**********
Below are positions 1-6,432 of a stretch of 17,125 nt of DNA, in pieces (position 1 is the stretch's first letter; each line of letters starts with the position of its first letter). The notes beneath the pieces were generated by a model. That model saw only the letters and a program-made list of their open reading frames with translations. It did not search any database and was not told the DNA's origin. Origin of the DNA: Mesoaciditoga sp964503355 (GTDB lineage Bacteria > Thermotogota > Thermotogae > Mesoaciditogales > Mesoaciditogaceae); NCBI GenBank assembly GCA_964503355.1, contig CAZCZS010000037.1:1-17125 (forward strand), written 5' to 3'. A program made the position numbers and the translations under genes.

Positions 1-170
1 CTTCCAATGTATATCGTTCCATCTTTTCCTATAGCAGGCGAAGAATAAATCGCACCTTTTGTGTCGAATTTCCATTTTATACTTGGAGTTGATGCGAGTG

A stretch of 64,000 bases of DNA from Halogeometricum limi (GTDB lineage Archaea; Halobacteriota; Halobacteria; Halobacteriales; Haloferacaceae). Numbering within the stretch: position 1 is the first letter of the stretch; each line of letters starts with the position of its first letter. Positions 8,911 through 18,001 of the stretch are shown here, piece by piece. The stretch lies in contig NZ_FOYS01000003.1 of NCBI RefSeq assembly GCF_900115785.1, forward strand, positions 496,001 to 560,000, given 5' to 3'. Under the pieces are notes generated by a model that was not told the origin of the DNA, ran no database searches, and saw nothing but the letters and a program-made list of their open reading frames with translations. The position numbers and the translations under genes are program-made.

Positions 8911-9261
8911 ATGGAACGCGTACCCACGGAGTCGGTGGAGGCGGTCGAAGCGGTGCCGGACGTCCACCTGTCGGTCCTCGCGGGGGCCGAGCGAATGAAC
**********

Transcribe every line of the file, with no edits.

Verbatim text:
Below are positions 1-6,432 of a stretch of 17,125 nt of DNA, in pieces (position 1 is the stretch's first letter; each line of letters starts with the position of its first letter). The notes beneath the pieces were generated by a model. That model saw only the letters and a program-made list of their open reading frames with translations. It did not search any database and was not told the DNA's origin. Origin of the DNA: Mesoaciditoga sp964503355 (GTDB lineage Bacteria > Thermotogota > Thermotogae > Mesoaciditogales > Mesoaciditogaceae); NCBI GenBank assembly GCA_964503355.1, contig CAZCZS010000037.1:1-17125 (forward strand), written 5' to 3'. A program made the position numbers and the translations under genes.

Positions 1-170
1 CTTCCAATGTATATCGTTCCATCTTTTCCTATAGCAGGCGAAGAATAAATCGCACCTTTTGTGTCGAATTTCCATTTTATACTTGGAGTTGATGCGAGTG

A stretch of 64,000 bases of DNA from Halogeometricum limi (GTDB lineage Archaea; Halobacteriota; Halobacteria; Halobacteriales; Haloferacaceae). Numbering within the stretch: position 1 is the first letter of the stretch; each line of letters starts with the position of its first letter. Positions 8,911 through 18,001 of the stretch are shown here, piece by piece. The stretch lies in contig NZ_FOYS01000003.1 of NCBI RefSeq assembly GCF_900115785.1, forward strand, positions 496,001 to 560,000, given 5' to 3'. Under the pieces are notes generated by a model that was not told the origin of the DNA, ran no database searches, and saw nothing but the letters and a program-made list of their open reading frames with translations. The position numbers and the translations under genes are program-made.

Positions 8911-9261
8911 ATGGAACGCGTACCCACGGAGTCGGTGGAGGCGGTCGAAGCGGTGCCGGACGTCCACCTGTCGGTCCTCGCGGGGGCCGAGCGAATGAAC